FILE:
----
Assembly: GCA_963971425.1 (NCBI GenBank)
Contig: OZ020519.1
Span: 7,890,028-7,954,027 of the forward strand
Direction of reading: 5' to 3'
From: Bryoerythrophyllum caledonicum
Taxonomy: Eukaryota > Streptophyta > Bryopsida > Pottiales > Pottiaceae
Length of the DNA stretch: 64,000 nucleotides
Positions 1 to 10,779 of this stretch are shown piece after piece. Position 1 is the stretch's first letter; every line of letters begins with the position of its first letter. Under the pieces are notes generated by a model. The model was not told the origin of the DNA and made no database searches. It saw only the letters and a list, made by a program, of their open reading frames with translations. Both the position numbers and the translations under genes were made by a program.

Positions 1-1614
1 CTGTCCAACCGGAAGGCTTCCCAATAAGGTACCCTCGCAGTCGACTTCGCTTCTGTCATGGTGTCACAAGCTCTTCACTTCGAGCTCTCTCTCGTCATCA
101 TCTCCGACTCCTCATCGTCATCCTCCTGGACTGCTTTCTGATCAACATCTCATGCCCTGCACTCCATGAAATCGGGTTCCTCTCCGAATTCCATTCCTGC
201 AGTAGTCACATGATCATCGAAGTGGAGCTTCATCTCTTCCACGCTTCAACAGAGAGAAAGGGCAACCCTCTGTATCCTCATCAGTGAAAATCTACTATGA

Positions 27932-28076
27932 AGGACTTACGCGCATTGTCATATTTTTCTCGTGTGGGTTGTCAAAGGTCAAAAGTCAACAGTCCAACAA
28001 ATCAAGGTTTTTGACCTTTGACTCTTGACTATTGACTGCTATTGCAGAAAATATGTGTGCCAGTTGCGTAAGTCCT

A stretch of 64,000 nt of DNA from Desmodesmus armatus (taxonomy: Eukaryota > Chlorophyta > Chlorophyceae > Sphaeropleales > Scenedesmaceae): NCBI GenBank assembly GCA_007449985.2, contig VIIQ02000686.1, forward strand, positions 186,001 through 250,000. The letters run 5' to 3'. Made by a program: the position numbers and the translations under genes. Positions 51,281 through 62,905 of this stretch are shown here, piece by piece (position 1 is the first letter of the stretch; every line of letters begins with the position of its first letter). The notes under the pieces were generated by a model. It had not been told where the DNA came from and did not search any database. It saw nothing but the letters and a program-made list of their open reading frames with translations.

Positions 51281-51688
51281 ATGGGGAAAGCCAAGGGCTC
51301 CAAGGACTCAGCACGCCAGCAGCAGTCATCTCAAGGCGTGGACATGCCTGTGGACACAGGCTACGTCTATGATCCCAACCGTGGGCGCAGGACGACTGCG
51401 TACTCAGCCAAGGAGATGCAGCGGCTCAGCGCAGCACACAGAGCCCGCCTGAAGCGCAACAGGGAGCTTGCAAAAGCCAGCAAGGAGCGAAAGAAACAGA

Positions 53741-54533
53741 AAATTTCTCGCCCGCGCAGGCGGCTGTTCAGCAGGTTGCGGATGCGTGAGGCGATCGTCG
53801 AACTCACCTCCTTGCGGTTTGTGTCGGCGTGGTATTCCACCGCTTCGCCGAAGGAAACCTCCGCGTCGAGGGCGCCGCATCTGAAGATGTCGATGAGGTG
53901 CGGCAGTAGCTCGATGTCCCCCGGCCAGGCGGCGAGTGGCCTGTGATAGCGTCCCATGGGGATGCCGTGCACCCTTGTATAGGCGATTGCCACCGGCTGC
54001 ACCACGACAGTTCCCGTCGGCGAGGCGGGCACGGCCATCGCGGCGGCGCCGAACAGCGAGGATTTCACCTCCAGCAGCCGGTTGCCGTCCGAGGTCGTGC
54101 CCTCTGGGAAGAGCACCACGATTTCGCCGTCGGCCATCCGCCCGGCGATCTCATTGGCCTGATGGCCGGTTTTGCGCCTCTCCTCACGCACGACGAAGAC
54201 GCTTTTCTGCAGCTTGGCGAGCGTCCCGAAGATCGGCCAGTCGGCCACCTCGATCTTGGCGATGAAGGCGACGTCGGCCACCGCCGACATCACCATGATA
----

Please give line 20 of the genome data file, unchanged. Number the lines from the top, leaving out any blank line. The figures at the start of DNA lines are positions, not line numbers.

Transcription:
51401 TACTCAGCCAAGGAGATGCAGCGGCTCAGCGCAGCACACAGAGCCCGCCTGAAGCGCAACAGGGAGCTTGCAAAAGCCAGCAAGGAGCGAAAGAAACAGA